Tag Archives | extraction

Dental Care in Japan

I found an interesting piece by Kevin Rafferty in The Japan Times Online from June 15, 2011, titled “A dentist need not be a masked demon.” The article is located here http://search.japantimes.co.jp/cgi-bin/eo20110615a1.html The article gives an inside look into recent developments in dentistry with a particular focus on Japan but the principals and message apply globally. The main focus on the article centers around a report soon to be published in both English and Japanese titled “Guideline for treating caries following a minimal intervention policy, an evidence and consensus based study.” The report was conducted by Mikako Hayashi of Osaka University Graduate School of Dentistry and her committee in which 18 months was spent conducting research. Some notabled quotes from the article by Kevin Rafferty include “Recent advances in dentistry include recognition that teeth, if properly treated, regularly cleaned and cared for with a healthy diet, have self-healing properties, so that drilling and filling of teeth showing signs of decay should be a last, rather than a first, resort.” Mikako Hayashi adds “…I tell my students to pretend they are feathers when using drills: Be gentle and avoid deep digging…By the same token, deep drilling of teeth and filling with […]

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The American Association of Oral and Maxillofacial Surgeons Fails to Use Basic Statistics in Research on Wisdom Teeth

I have previously reported how the American Association of Oral and Maxillofacial Surgeons (AAOMS) recently had a press conference on wisdom teeth in Washington, D.C. See http://blog.teethremoval.com/third-molar-multidisciplinary-press-conference/ for more information. Shortly after the press conference they issued a press release available at http://www.aaoms.org/docs/media/third_molars/press_release.pdf which is titled “Conventional Wisdom about Wisdom teeth Confirmed: Evidence Shows Keeping Wisdom teeth May be More Harmful than Previously Thought.” One of the additional key findings listed in this press release  is “Most patients (60 percent) with asymptomatic wisdom teeth prefer extraction to retention.” This finding comes from a recent article in the Journal of Oral and Maxillofacial Surgery, titled “Most Patients With Asymptomatic, Disease-Free Third Molars Elect Extraction Over Retention as Their Their Preferred Treatment.”  The article is by Brian E. Kinard, BS and Thomas B. Dodson, DMD, MPH.  It appears in the December 2010 issue in volume 68, issue 12, on pages 2935-2942. The article uses a study sample from patients presenting to the Department of Oral and Maxillofacial Surgery at Massachusetts General Hospital between November 2008 and August 2009 for the evaluation and management of their third molars (wisdom teeth) by Thomas B. Dodson.  In the article on Table 8 it is presented […]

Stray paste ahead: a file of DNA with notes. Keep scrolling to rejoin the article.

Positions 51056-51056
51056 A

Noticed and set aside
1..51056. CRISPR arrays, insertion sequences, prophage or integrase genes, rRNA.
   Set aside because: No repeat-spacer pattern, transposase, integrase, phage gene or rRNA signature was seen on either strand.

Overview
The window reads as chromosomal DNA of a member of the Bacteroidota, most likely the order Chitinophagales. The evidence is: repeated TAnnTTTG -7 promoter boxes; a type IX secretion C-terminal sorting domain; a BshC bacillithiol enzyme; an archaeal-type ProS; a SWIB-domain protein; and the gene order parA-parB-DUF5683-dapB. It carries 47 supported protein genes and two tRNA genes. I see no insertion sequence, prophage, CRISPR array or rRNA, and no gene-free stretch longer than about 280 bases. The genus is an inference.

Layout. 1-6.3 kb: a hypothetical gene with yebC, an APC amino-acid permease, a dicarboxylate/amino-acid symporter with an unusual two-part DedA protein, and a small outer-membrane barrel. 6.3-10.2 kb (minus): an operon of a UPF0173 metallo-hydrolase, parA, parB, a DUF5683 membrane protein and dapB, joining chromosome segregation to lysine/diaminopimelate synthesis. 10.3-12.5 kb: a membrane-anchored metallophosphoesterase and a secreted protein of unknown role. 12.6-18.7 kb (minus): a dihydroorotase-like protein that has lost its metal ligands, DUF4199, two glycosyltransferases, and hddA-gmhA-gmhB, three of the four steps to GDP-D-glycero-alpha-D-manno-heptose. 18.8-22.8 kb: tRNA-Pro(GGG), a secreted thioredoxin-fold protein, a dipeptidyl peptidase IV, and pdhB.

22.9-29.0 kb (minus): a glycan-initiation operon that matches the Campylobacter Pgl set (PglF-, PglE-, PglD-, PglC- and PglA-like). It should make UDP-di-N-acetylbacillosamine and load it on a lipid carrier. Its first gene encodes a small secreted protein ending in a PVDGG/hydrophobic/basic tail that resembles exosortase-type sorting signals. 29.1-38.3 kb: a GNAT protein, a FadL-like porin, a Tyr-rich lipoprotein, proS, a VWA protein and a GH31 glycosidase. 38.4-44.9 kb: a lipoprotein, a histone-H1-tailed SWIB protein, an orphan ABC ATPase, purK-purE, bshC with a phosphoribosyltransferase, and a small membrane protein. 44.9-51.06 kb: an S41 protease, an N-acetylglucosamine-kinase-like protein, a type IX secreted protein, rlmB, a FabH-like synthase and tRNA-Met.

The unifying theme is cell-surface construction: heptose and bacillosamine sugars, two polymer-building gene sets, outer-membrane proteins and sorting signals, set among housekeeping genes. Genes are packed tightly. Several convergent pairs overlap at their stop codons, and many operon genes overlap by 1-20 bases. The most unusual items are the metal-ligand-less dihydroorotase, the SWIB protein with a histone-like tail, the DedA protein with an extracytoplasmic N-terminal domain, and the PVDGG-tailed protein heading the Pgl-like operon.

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Dentalhealth.org

I wanted to let everyone know about the site dentalheath.org. It is a site by the British Dental Health Foundation. There is a section for the public, a section for the press, and a section for professionals. Most people will find the Dental Health Information Leaflets section in the for the public part of the website to be useful. There are numerous useful dental related categories such as wisdom teeth, what to do following an extraction, x-rays, and so on. Since the site is from the British Dental Health Foundation, it’s intended audience is for people who live in Britain so this is important to keep in mind. Even so the information can be helpful for everyone. The site is arranged so that frequently asked questions for each category are asked and then answered. For example, in the wisdom teeth category, a question is “What are the main reasons for taking wisdom teeth out?” The answer is Far fewer wisdom teeth are now taken out than in the past. If the tooth is not causing problems, your dentist will not want to remove it. They will only remove wisdom teeth: – when it is clear that they will not be […]

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Wisdom Teeth and Dentist Culture

I found an interesting article today on how the “Culture of research led to changes in extraction of wisdom teeth.” The article addressed wisdom teeth removal surgery in the United Kingdom (UK) and how this has changed over time. An interesting tidbit is there were 130,000 surgical extraction procedures conducted in England and Wales in 1995.  By 2002, this number had fallen to less than 60,000. The reason was because of research and learning from evidence. There is no benefit to extracting  healthy impacted wisdom teeth since the procedure caries the risk of damage to facial nerves. It is unfortunate that a similar policy has not been implemented in the United States. On a lighter note, another website discusses deranged dentist names. It is not exactly clear were some of the readers are from, however, some of them are amusing. For example, The guy who pulled my wisdom teeth (to create more room in my mouth) was named  Dr. Widner (pronounced “widener”). And I had a dentist a few years ago named Dr. Roach.

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